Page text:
What is Zero Budget Natural Farming? Principles, Components and Government Support

Updated on 30th April, 2024, By Neesha Rathod
What is Zero Budget Natural Farming? Principles, Components and Government Support
Traditional farming practices have long relied on chemical and high external inputs. They result in environmental degradation, reduced soil fertility and increased financial burdens for farmers. Zero Budget Natural Farming is a sustainable farming approach that is gaining significant attention among Indian farmers. It promotes chemical-free farming to ensure the well-being of both farmers and the environment.

Table of Contents

What is Zero Budget Natural Farming?

Zero Budget Natural Farming, or ZBNF, is a farming method that involves raising crops without the application of external inputs like pesticides and fertilisers. Farmers prefer natural materials like green manure and cow dung that can easily sourced locally. In simple terms, ZBNF means cultivating crops while considering their impact on nature. It ensures chemical-free produce that not only allows low production costs but also promotes sustainable agriculture in India.

Subhash Palekar is referred to as the father of Zero Budget Natural Farming. He encouraged ZBNF practices in the 1990s in Karnataka. The goal was to overcome the ill effects of intensive irrigation and the practices of using chemicals under the intensive farming practices.

Need for Zero Budget Natural Farming (ZBNF)

A majority of the families of Indian farmers see higher expenses and lesser income as a significant issue. Also, inputs like pesticides and fertilisers are not cheap and thus farmers end up spending more money. The Indian government promotes the ZBNF method to increase the income of farmers. Also, farmers need to rely less on chemical inputs to improve farm returns.

The ZBNF model plays a significant role in reducing farm expenses. Farmers do not have to arrange more money to buy external inputs and grow healthy crops. They can easily use natural fertilisers that they can prepare on their own.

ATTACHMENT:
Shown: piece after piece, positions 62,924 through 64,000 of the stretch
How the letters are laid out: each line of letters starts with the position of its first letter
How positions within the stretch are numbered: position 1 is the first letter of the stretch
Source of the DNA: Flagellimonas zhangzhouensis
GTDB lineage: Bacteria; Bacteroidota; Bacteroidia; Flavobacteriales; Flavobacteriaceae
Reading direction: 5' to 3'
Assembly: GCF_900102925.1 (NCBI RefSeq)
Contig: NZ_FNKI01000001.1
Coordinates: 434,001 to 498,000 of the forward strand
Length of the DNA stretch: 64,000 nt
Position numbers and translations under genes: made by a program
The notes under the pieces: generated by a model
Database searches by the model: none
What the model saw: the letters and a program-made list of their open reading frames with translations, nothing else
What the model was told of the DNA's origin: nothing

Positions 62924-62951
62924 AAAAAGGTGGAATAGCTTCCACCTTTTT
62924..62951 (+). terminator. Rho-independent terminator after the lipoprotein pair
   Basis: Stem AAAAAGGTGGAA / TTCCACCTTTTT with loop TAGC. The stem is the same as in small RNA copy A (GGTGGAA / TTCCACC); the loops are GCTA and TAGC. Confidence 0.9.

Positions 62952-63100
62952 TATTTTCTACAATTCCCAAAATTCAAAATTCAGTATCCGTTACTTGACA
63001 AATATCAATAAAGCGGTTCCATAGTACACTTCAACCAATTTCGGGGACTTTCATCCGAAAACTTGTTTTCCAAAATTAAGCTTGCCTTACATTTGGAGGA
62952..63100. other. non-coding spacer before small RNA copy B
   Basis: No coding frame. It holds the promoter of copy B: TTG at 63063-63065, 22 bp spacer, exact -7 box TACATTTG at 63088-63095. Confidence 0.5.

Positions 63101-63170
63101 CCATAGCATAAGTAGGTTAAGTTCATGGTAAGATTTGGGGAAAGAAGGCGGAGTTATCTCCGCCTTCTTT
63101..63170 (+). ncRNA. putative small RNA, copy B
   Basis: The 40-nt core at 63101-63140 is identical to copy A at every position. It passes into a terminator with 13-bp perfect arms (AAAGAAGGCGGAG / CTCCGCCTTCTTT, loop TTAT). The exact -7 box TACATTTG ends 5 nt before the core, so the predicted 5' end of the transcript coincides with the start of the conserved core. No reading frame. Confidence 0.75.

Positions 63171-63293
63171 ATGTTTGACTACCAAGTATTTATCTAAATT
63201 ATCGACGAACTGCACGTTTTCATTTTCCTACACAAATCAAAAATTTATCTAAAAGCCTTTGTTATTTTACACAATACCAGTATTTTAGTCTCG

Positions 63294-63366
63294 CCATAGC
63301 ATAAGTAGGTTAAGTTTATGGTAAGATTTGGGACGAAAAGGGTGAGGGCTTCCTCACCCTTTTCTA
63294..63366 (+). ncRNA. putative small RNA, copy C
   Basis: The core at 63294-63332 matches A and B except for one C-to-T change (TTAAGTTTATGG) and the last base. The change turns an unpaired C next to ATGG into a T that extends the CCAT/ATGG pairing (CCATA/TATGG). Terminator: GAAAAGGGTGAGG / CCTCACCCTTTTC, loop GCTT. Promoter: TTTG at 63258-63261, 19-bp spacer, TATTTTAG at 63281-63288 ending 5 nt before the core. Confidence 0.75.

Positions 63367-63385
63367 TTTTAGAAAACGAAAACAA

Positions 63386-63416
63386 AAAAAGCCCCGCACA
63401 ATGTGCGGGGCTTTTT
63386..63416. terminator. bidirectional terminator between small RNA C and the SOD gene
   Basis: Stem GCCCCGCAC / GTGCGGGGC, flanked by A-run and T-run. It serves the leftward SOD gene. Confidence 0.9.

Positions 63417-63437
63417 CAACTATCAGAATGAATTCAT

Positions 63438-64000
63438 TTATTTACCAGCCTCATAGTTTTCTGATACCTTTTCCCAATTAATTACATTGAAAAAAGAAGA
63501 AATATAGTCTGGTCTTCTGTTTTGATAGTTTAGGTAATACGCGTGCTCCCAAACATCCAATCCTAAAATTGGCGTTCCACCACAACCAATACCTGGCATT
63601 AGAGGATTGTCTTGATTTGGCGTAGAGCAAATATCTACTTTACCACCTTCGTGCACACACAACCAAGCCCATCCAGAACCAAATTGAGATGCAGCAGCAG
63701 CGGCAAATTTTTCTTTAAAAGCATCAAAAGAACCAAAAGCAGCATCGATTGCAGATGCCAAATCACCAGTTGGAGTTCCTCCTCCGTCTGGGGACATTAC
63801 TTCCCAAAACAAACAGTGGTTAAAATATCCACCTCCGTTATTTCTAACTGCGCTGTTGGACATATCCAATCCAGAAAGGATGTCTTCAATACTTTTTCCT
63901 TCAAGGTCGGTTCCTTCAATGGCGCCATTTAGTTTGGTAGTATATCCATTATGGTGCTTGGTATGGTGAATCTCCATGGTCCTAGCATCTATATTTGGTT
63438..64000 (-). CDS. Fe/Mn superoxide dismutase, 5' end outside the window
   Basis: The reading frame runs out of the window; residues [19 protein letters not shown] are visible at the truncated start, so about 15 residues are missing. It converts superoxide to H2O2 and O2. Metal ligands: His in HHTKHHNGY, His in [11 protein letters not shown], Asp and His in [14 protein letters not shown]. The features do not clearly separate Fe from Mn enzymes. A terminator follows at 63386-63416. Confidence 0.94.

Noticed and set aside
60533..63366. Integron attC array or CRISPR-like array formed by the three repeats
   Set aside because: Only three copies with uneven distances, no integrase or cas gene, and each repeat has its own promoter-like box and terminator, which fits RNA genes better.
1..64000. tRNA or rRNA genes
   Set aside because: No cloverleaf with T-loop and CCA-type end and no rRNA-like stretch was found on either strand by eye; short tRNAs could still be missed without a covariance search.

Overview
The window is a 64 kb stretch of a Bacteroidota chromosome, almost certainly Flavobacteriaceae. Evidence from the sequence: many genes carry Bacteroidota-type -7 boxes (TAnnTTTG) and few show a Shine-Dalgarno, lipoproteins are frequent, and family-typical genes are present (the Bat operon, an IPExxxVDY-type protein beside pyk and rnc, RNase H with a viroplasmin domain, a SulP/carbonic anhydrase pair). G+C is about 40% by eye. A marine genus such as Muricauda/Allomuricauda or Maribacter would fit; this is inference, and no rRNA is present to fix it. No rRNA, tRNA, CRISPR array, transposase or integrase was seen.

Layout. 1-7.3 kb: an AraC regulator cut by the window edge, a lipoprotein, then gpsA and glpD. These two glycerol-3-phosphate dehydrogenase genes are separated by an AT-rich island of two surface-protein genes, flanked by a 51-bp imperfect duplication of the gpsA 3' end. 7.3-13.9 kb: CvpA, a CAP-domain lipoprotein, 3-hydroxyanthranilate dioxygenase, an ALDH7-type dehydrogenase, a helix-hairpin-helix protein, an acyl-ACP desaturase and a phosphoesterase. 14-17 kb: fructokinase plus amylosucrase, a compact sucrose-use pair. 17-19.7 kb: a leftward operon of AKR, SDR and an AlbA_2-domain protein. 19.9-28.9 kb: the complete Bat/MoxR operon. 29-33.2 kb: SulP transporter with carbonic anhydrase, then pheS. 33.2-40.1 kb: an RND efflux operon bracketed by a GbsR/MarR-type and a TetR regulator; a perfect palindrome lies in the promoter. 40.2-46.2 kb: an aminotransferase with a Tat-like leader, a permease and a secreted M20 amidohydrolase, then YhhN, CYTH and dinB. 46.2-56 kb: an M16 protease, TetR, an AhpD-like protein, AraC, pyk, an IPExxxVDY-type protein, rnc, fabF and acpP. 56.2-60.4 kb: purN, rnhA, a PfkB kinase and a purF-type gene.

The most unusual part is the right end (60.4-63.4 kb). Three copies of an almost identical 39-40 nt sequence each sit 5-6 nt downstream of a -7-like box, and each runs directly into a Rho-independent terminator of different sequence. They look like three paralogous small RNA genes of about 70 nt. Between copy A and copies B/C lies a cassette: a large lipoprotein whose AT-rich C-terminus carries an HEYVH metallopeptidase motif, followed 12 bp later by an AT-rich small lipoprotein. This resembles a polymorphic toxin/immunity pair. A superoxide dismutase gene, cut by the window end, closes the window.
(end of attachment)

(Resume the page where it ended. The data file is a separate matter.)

Principles of Zero Budget Natural Farming (ZBNF)

The main principles of Zero Budget Natural Farming are mentioned below:

  • Eliminate the use of external inputs.
  • Mixed cropping.
  • Water & moisture conservation.
  • Get key inputs like cow urine and dung from livestock.
  • Planting trees on farms.
  • Using cover crops for the purposes of biomass incorporation and biomass mulching.
  • Improving soil health with microbial inoculants.
  • Using local varieties of seeds.
  • Microbial or biological seed treatment.

Four Pillars of Zero Budget Natural Farming

1. Bijamrita

Native cow breeds provide their valuable dung and urine. Bijamrita uses these resources to prepare a formulation for treating seeds. It aims to ensure the seeds do not have any disease. Native breeds are chosen as they can quickly adapt to local climatic conditions. Small-scale farmers can also maintain them easily.

In addition to seed treatment, Bijamrita is helpful in driving away insects and pests using green chillies, neem leaves and pulp. The main benefit of Bijamrita is that it prevents diseases in seeds to ensure proper germination and healthy crop growth.

2. Jiwamrita/Jeevamrutha

Jiwamrita is a mix of cow urine and cow dung. The key ingredients of this fermented microbial culture are cow urine, dung, pulse flour, jaggery and clean soil. Cow dung is rich in nutrients that can not only enhance but also revive soil fertility.

Even a single gram of dung can have crores of useful micro-organisms. They help decompose the soil biomass to quickly make valuable nutrients available for crops. The soil experiences microbial activity that ensures the plants receive nutrients appropriately. In addition, crops get protection against pathogens present in the soil.